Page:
Orgullo Chapin, also known as Guatemalan Pride Day, is one of the many traditions celebrated the at LIFE School. Everyone in the school dresses in traditional traje, or typical Guatemalan dress. Many teachers and students borrow traje from parents and other students. Some rent clothes for the day, and others buy. We did a little of everything. I was able to borrow a Guatemalan shirt, skirt and belt from a parent in Tag's class (she is the same parent that does our laundry weekly). We rented a traditional skirt, belt, shirt and scarf from a classmate of Elle's for Q30 (about $3.75). Tag is always more complicated when it comes to special clothes. After much discussion, cajoling, bribing and getting his teacher to talk-it-up, he agreed to a pair of bright red pants and a shirt that we bought ($12).
There was nothing normal about our school day. It started with the whole school walking to the lake edge for class pictures.
We returned to school for a snack and a little free time before the dance presentations. Every class performed a traditional Guatemalan dance that they'd learned in Spanish class. Tag's kindergarten class, along with the preschool kids, sang a song and did some movements. Honestly though, most of the kids just looked around and "danced to their own drummer", exactly what you'd expect from a bunch of 3-5 year olds.
It's worth watching the video to see all the different traje the kids are wearing.
Elle's class performed some sort of engagement ritual. By the time they performed it was near lunchtime and they seemed to enjoy the bread, drink and sauce that was their props as much as the actual performance. I wish I could tell you more about this, but the narration was done in Spanish. I was clueless as to the significance of the dance for most of the presentation! An hour and a half and 7 class performances later, it was over. Nothing moves quickly in this culture.
Did you like the fireworks in the video? Guatemalans love fireworks. We hear them day and night.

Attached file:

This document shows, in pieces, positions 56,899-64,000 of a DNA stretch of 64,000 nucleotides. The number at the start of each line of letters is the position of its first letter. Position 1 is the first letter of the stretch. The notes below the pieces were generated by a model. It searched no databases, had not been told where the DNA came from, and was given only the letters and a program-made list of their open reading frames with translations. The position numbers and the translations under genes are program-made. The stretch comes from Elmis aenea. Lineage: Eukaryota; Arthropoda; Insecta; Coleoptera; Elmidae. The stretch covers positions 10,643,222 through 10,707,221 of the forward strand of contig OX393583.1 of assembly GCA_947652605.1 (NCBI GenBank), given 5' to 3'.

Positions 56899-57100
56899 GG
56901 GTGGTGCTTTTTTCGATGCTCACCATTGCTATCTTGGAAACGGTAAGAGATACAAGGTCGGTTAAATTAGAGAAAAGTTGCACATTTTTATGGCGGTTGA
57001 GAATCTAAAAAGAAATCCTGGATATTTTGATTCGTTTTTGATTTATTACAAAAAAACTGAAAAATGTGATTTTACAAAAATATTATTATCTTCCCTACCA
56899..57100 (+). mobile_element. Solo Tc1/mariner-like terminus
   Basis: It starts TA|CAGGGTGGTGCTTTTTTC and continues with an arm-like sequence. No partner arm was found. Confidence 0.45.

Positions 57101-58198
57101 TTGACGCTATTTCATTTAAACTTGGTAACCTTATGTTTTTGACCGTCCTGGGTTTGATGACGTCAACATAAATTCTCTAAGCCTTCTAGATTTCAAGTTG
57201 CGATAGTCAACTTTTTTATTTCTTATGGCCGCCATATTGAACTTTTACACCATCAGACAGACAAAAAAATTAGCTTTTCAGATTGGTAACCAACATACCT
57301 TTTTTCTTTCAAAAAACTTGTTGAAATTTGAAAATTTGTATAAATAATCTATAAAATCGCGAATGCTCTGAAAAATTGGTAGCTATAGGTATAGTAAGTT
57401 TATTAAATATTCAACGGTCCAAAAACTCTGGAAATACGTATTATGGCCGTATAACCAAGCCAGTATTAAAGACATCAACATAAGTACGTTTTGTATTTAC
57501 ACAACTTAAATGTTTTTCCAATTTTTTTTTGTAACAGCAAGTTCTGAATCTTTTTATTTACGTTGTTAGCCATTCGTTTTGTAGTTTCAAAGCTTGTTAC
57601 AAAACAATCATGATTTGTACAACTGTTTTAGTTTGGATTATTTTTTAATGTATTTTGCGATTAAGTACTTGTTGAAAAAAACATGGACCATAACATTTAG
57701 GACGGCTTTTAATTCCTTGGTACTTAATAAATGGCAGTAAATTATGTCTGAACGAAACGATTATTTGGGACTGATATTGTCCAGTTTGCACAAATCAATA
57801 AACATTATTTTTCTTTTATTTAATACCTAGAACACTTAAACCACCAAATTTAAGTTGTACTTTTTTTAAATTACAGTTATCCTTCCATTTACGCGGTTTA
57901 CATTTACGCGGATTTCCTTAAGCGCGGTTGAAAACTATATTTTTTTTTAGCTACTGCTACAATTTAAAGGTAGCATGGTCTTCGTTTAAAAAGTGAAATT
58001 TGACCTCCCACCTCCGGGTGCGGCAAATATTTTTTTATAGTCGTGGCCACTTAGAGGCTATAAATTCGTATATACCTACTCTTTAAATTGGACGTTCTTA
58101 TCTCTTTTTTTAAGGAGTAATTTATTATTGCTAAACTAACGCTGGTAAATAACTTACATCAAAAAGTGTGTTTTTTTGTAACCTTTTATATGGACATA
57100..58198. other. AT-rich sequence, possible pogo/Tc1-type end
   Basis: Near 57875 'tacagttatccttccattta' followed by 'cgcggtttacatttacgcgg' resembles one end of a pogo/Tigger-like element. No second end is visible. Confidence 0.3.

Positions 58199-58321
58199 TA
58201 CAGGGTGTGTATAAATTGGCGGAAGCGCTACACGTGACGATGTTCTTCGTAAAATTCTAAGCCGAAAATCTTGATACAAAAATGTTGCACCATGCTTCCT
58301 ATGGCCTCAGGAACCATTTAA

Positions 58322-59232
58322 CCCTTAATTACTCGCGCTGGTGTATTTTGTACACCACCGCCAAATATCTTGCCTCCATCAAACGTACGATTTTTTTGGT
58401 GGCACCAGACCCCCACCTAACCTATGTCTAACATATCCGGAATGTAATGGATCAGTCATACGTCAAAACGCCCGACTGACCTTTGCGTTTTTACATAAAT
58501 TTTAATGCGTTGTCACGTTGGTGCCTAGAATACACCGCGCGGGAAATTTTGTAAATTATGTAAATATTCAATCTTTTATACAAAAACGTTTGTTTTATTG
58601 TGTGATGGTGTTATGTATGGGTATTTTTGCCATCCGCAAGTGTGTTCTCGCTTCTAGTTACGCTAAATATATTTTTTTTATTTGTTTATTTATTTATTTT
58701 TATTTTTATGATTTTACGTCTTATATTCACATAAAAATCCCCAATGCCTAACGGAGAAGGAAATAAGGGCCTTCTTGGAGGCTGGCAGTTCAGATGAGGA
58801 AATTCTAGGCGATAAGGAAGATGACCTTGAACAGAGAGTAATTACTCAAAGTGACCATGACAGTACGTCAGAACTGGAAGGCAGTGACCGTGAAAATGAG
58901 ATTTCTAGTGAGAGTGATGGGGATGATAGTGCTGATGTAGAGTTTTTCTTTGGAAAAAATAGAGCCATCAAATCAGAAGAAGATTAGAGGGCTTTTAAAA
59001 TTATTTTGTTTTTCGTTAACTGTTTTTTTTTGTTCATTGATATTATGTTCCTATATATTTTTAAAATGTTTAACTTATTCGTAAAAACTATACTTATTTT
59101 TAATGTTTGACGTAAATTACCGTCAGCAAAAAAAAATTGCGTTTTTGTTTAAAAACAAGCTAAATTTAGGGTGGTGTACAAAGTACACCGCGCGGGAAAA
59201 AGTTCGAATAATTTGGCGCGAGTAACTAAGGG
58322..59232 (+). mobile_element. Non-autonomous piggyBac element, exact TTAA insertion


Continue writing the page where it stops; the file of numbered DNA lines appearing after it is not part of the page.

The little girl in the pig tails is a younger sibling to two other students. She and another little boy joined several of the performances. They were quite entertaining and, in my opinion, didn't detract from the presentations.
All of the students, along with many parents, returned to the students' classrooms and enjoyed a potluck with many traditional foods. Elle is always hesitant to try anything new. She enjoyed some chips, a piece of watermelon and a strawberry/banana/pineapple smoothie. Ken attended Tag's classroom potluck and observed a mad dash for the food even before everything was ready to be served. One mother clobbered her way to the ideal spot where she slowly and deliberately fixed her son a beautiful plate of food. She maintained a football player stance and didn't allow anyone to jostle her.
After lunch, everyone went home. The teachers stayed another hour to help clean up the school and the week was over.
The next day was Valentine's Day. We hadn't mentioned it to the kids and there were no Valentine's Day celebrations at school, but there had been cursory talk about it. We intended to almost ignore the holiday and enjoy another relaxing, unscheduled weekend. However, the minute we were awake on Saturday morning, Ken and I were yelling, "Happy Valentine's Day" to the kids. This quickly followed with a special breakfast at Mister Jon's for pancakes and eggs. Before we left the house, Elle and I were researching sugar cookie and powdered sugar icing recipes. Obviously, we're incapable of ignoring a kid holiday, but it was still low-key.
I love waking up to empty days and filling them with those things that make us happy. Pancakes, making sugar cookies from scratch, cuddling, listening to the kids play with legos and Monster High dolls, an iced latte from Crossroads Cafe and a brief stop at the market to pick up ingredients for homemade spaghetti sauce are some of the little things that make our life carefree and full.
Happy Valentine's Day to all of you from the four of us. We hope your world is full of love and happiness.